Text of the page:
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Thread: HOWTO: change how Nautilus parses file types

  1. #1
    Join Date
    Oct 2007

    HOWTO: change how Nautilus parses file types

    After searching around these forums a bit I finally found a solution to problems I was having with Nautilius.

    The problem:

    Nautilus reads files in order to determine the file type, rather than basing it off the extension. While in theory this is a great idea, it fails in a couple of places. Notably with plain text files, many scripts/programs are parsed incorrectly. For example, a PHP script is only parsed as such if the first line contains <?php which is not always the case. This causes a few unwanted effects like opening with different apps by default and files jumping around in the file list window when ordered by type.

    The solution: Change how Nautilus parses the file types! The rules it uses are all listed in the file /usr/share/mime/packages/ I've provided two solutions: the former for people familiar with XML and Linux in general; the letter being more detailed.

    Quick solution:

    1. Back up the
    2. Open the file as super-user.
    3. Find the mime-type that your file is being incorrectly parsed as.
    4. Remove the <magic> element and its contents, or alternatively change the <match> elements.
    5. Run sudo update-mime-database /usr/share/mime

    Detailed solution:

    Don't forget to back up first:
    sudo cp /usr/share/mime/packages/ /usr/share/mime/packages/
    You can open the file with the command (& is so you can continue using commands with the file open)
    sudo gedit /usr/share/mime/packages/ &
    If you search for "*.php", you should see a section similar to this. To keep it short I've removed the translations but you should leave them in the file.
      <mime-type type="application/x-php">
        <sub-class-of type="text/plain"/>
        <comment>PHP script</comment>
        <comment xml:lang="az">PHP skripti</comment>
        [... more translations here ...]
        <magic priority="80">
          <match value="&lt;?php" type="string" offset="0:64"/>
        <glob pattern="*.php"/>
        <glob pattern="*.php3"/>
        <glob pattern="*.php4"/>
    The part in bold is what will decide the type. For each mime type, it is listed in <magic> tags. So for your chosen file type, all you have to do is remove the <magic> element and its contents.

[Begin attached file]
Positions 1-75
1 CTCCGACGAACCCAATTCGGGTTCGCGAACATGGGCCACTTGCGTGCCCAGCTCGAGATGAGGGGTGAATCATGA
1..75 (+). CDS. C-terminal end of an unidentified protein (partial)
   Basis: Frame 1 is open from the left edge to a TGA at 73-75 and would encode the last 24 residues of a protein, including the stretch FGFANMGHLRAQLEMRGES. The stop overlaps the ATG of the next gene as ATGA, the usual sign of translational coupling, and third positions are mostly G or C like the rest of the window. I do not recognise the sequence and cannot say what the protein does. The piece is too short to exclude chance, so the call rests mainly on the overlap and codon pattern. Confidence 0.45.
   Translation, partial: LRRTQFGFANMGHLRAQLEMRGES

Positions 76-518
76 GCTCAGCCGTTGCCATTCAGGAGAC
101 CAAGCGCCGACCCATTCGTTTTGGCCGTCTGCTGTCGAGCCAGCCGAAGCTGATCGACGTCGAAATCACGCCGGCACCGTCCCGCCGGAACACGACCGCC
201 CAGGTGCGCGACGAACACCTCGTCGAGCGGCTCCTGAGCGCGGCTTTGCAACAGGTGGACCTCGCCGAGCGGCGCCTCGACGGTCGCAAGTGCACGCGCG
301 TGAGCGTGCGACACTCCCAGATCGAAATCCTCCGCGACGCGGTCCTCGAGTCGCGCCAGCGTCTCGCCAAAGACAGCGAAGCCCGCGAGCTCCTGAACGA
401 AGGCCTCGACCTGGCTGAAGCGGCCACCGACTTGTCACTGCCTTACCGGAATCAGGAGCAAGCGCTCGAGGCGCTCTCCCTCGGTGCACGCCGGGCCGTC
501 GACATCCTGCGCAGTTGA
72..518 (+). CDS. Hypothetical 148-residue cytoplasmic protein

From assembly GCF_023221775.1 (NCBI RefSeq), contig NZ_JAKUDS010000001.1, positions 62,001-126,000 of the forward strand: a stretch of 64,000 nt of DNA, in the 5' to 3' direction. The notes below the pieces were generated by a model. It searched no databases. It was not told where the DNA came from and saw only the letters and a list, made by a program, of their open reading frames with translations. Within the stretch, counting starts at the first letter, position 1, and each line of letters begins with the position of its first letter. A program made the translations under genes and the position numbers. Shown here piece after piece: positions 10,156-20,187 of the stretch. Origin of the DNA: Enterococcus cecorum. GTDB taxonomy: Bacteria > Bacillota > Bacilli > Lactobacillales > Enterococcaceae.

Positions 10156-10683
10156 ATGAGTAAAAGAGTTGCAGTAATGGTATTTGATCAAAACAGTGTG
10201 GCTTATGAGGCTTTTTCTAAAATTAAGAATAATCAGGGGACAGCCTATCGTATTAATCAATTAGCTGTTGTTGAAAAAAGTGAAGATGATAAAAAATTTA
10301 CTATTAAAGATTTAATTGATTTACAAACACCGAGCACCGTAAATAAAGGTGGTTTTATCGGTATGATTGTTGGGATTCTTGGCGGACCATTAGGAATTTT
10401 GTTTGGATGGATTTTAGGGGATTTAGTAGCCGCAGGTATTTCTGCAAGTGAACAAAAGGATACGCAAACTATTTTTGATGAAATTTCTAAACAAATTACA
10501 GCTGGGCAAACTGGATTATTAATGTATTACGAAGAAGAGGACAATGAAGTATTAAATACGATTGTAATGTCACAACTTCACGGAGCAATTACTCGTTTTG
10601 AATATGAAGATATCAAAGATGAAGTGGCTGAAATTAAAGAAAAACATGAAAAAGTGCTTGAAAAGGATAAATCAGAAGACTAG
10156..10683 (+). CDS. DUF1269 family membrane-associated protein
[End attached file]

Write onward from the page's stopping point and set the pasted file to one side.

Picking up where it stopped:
Once you're done, save the file and run this command:
    sudo update-mime-database /usr/share/mime
    The same process should apply for all file types. To stop PHP files being parsed as HTML documents, you will need to remove the magic element from the HTML mime type as well.

    Hope this is useful to people!
    "Maybe I shouldn't have eaten that packet of powdered gravy I found in the parking lot" -- Homer Simpson
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  2. #2
    Join Date
    Feb 2008

    Re: HOWTO: change how Nautilus parses file types

    Thanks for the awesome walkthough! Ubuntu kept warning me that my Javascript files were really MATLAB files trying to secretly pwn me. Your tip did the trick!


  3. #3
    Join Date
    Apr 2008

    Re: HOWTO: change how Nautilus parses file types

    Likewise - thanks! I recently ported from Windows XP, so am very new to Ubuntu, and trying to get a handle. A lot of my ported files where showing up as mime-type x-vhdl, a very wierd file type "Very High Speed Integrated Circuit." Someone was definitely very high when they included the "magic" in the so that files having a "--" show up as this file type. This can be really confusing for people coming over to Ubuntu and Nautilus - how can this misapplication be reported so its removed from future versions?? Also, the sudo update-mime-database didn't change file types on the fly, but rebooting did; am on Ubuntu 7.10.

  4. #4
    Join Date
    Jul 2007

    Re: HOWTO: change how Nautilus parses file types

    thanks so much for posting that!

  5. #5
    Join Date
    Sep 2005

    Re: HOWTO: change how Nautilus parses file types

    Is there some way to totally disable the mimetype "magic" that is going on? I would like things to just open based on file extension, even if I might open a mislabeled file.


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